Christine Stansell, the Stein-Freiler Distinguished Service Professor at the University of Chicago, has written a long, informative, and generally positive review of Kirstin Downey’s new biography of Frances Perkins in today’s Daily Beast.
Here’s an excerpt but you should read the whole review:
Normally talkative and articulate, Perkins put on a churchlady-like demeanor “I wanted to give the impression of being a quiet, orderly woman,” she explained without a trace of irony. The reality was, they were men, she was a woman, and so she doubled down. “I just proceeded on the theory that this was a gentleman’s conversation on the porch of a golf club. You didn’t butt in with bright ideas.”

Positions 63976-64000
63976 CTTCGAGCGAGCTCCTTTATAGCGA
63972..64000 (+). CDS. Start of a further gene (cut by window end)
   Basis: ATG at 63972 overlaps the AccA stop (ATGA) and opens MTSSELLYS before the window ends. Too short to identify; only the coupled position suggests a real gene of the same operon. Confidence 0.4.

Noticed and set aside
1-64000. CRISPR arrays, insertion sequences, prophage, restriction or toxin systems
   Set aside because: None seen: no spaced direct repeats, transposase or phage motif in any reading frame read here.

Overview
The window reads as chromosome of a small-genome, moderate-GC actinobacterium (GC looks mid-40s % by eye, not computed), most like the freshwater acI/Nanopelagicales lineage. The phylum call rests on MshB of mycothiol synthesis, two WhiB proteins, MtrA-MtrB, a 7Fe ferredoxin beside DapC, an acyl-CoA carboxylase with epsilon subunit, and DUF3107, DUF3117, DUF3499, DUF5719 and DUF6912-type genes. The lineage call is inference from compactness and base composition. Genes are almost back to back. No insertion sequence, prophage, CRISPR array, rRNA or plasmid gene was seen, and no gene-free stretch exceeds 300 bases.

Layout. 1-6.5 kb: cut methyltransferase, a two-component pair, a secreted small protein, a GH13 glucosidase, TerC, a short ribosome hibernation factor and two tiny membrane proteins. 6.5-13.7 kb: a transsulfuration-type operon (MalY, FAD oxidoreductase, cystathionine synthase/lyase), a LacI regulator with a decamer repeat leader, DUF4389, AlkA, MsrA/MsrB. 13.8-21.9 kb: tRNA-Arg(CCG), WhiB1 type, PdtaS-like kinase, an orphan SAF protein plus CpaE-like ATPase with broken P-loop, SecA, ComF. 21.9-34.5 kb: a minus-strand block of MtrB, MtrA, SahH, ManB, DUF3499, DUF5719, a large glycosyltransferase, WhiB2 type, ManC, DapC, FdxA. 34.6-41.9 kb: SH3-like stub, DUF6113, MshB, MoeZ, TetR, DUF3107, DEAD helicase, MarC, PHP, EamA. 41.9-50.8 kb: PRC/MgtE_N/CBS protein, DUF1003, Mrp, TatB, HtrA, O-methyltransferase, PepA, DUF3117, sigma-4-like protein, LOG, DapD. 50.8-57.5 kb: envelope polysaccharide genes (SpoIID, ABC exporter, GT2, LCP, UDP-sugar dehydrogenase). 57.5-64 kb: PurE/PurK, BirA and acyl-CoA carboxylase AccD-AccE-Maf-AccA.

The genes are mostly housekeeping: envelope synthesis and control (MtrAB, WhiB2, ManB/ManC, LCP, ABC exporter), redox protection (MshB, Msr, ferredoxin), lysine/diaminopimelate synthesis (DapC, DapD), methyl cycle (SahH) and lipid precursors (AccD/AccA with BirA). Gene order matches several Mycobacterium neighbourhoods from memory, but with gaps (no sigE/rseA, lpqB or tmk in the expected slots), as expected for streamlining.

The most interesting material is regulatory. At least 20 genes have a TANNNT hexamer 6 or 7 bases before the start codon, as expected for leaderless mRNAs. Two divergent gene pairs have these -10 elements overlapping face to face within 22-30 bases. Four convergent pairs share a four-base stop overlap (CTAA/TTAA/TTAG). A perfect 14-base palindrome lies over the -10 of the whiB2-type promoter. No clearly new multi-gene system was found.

Nonetheless, she clearly had a few “bright ideas.” How she got them through without butting in is a mystery which Downey doesn’t pursue. Her balancing act is all the more remarkable because while she was mollifying suspicious men, she was also turning the corrupt, dysfunctional Labor Department into a robust New Deal agency and whipping out work-relief programs and major pieces of legislation.